8. Bottle of Water. It’s simple, costs very little but could literally save your life. If you’re sick, dehydrated, stranded or hungover you’ll be glad you have one stashed away that you can get your mitts on. Also, if your windscreen washer runs out it can be a ‘life saver’ in allowing you to clear your windscreen enough to get to a garage and top-up properly. It can even be used to top up your coolant in an emergency and give you hands a wash after you access the engine bay! The uses go on and on.

‘Very Handy’ Items – Not purely essential, but dead handy to have.

  1. De-Icer / Ice Scraper: Frosty mornings usually mean a little delay to your schedule while you defrost your windows. The quickest, safest method is using some de-icer to quickly melt the ice and frost while the car heats up.
  2. Rags: Cut up that old t-shirt you have into small segments and use them as rags in your boot. Dead handy for checking the level of our oil, cleaning up a mess inside the car, or even giving it a quick polish before you pick herself / himself up on that first date!
  3. Umbrella: Living in The UK and Ireland means that rain can strike at any time. In fact a wise man once said that ‘any fool carries an umbrella on a wet day, but the wise man carries it every day’ Grab a small one, and pop it in the boot, you’ll be using it!
  4. Boot Protector: All boots have a carpet interior, which means it will get dirty, damp, mucky and if you happen to spill a yoghurt on it…smelly! Best way to avoid all that and keep your original carpet sparkling is to buy a boot liner / boot protector. Made of tough rubber, with a lip around the edge, it traps the lot; muck from sports gear, sand from the beach, the mess left after the dags or puke from the young wan! Simple hose down, and it’s back to new again!Boot Liner Protection Mat
  5. Jerry Can: If you haven’t had the misfortune of running out of fuel then you’re lucky, but when it happens, it’s a pain and can leave you in a right mess. Having to purchase yet another jerry can to put the fuel into will make you even more angry, especially when you know you have 5 at home in the shed! Best option in my opinion, to avoid smell and taking up room, is this Collapsible Jerry Can – expands to 10 litres but small enough to fit snuggly in beside the spare wheel.jerry-can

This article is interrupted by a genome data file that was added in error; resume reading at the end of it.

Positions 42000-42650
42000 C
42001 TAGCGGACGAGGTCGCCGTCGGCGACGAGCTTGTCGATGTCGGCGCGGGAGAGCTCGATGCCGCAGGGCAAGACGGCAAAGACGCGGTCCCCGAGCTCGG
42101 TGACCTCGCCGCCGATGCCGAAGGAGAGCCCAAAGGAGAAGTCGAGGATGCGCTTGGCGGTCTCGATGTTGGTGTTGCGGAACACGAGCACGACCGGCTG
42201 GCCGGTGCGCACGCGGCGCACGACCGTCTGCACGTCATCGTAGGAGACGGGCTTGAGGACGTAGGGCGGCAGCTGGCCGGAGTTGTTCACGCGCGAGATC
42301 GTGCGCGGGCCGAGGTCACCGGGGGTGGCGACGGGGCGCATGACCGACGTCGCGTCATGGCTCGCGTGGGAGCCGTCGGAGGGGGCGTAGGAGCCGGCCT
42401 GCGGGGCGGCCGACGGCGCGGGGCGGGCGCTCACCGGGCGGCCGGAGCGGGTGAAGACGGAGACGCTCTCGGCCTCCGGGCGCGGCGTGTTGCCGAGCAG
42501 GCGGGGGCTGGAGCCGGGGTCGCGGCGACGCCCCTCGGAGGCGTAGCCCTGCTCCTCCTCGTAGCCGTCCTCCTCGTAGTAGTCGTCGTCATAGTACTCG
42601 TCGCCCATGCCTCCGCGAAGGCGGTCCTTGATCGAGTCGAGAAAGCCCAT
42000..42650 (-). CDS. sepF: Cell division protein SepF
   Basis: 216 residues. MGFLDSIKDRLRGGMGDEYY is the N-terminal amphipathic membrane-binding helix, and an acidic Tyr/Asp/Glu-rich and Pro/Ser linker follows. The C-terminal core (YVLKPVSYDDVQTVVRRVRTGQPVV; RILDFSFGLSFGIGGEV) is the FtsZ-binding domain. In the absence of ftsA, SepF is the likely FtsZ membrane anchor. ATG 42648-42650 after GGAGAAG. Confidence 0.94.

6. Antifreeze / Coolant: In most cars, water is used to cool the engine, but in extreme temperatures regular water will either boil or freeze and so additives will need to be added to ensure neither happens. This is where your antifreeze / coolant comes in – coming together as the one solution and costing about £5 for a bottle. It’s something that is always in your car as standard, but if you notice that the temperature guage is showing overheating then it’s probably time for a top-up.
  7. Duct Tape, WD-40 & Cable Ties: Yes it’s time to tap into the inner McGyver in you with this trio of ‘fix anything’ essentials. Hold on, tie down or lube up whatever is giving trouble until you can get it properly fixed!
  8. Spare Fuses: If your radio goes dead, your indicators stop working or a light goes out it’s usually as a result of a blown fuse. Changing them is a job you can do yourself, but you have to have them first! Few things to remember – check your user manual first to find where the fuse relating to your problem is, then before taking the fuse out, take a photo of all the fuses so you can replace them in the proper places and if you can help it, check one at a time. You can purchase a mini kit for only £2.
  9. Jump Leads: You left the radio on and the battery’s dead! Tick tick tick is all you get…and you’re in a rush. Then jump leads will get you on the road in 5 minutes. Remember to follow the correct procedure when ‘jumping’ it. Here’s our handy ‘How To’ video on how to do it:
  10. Emergency Mobile Phone Battery Pack: The last thing you want if you get stranded in the middle of ballygobackwards is a dead phone along with a dead car!. This power pack can be your saviour for getting in touch with someone and there are lots of battery packs to choose from, ranging in price and quality.